Because Harold owned his shares before he and Sue Ann were married, they belong to him. But under Oklahoma law, their “active” appreciation since 1988 is subject to “equitable distribution” with Sue Ann, a former executive at Continental who filed for divorce from Harold in 2012.
Her legal team contends that the amount of marital wealth the court should divide is more than $17 billion, a sum that included most of Harold’s stake in Continental a few months before the trial began. Court filings show that his attorneys argued that the couple’s shared wealth is a tiny fraction of that amount. The couple never signed a prenuptial agreement.
Harold Hamm’s leadership at Continental is central to the case.
In court, his lawyers attributed most of Continental’s success not to Hamm’s business savvy but to factors beyond his control. If Haralson accepts the argument - that market factors such as rising oil prices, or decisions made prior to marriage caused Continental’s growth - the award to Sue Ann could be much smaller.
The trial ended on Oct. 9, and Haralson is poring over thousands of pages of evidence before he issues a judgment in the coming weeks, or the two sides settle. Last week, Haralson denied a motion by Reuters to intervene in the case to have trial transcripts and other records unsealed. The Oklahoma Supreme Court, which heard the Reuters request to unseal the records this week, has not yet ruled.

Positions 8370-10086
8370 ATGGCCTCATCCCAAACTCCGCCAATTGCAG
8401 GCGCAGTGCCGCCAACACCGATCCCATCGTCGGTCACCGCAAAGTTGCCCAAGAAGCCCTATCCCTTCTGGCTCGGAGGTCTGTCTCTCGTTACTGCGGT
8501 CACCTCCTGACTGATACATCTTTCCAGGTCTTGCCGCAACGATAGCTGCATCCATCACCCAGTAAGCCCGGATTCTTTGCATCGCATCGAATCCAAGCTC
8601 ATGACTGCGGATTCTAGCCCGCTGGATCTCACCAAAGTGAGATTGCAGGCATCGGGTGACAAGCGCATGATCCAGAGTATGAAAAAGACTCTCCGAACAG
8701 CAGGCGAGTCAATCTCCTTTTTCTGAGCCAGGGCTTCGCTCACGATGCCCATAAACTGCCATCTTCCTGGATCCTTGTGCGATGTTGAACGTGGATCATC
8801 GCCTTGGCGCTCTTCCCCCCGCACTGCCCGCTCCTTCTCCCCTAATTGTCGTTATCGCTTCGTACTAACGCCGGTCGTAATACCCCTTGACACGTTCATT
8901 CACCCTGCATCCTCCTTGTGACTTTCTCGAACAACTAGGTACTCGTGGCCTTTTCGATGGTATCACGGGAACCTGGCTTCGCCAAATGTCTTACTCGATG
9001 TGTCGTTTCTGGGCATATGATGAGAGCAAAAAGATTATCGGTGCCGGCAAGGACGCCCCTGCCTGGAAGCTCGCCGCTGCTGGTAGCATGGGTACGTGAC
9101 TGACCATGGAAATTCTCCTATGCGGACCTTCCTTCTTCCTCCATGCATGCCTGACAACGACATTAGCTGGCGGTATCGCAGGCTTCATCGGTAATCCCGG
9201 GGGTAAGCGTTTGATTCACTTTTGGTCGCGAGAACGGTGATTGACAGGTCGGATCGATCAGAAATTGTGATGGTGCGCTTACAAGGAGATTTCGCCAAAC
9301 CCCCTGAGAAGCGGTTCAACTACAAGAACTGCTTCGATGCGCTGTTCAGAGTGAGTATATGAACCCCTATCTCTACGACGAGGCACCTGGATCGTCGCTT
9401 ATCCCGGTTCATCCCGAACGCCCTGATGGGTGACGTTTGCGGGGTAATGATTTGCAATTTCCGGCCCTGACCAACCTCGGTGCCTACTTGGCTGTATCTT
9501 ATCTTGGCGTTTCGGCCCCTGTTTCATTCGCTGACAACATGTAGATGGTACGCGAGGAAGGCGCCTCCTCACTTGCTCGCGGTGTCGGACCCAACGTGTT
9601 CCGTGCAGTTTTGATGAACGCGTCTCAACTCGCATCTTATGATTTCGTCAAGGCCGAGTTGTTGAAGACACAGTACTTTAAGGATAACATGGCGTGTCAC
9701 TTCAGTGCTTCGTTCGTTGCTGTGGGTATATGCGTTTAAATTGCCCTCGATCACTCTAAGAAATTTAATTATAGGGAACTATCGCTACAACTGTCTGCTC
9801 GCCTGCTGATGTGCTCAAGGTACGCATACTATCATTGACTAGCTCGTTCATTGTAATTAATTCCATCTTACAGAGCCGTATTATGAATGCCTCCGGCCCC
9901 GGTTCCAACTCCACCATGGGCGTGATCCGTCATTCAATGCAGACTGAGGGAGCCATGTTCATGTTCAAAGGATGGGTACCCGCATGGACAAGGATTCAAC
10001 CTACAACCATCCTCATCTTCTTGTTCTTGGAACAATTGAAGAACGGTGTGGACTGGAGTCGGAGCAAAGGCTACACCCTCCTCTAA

In a filing before those hearings, Continental said it opposed opening court records because the documents contain confidential business information, including strategic plans, board minutes, and highly sensitive information on its oil reserves, among other things.
“A corporate counsel would have a legitimate role in trying to keep confidential information about the company from being disseminated,” said Ilan Hirschfeld, head of the marital dissolution practice at the consultancy firm Marcum LLP in New Jersey.
Continental may also have a significant interest in the outcome of the trial.
If Sue Ann, 58, wins a multi-billion dollar award, a judgment that size could prompt Harold to sell Continental shares, a move that could lead to a change in control of the company. In one court filing, Continental dismissed that possibility as “unfounded speculation.”
Eissenstat, appointed as Continental’s general counsel in 2010, previously had represented Continental and Harold Hamm personally during 27 years in private practice. As recently as 2010, he served as Harold’s personal lawyer in a case involving Oklahoma oil and gas wells. Continental was not a party in that case.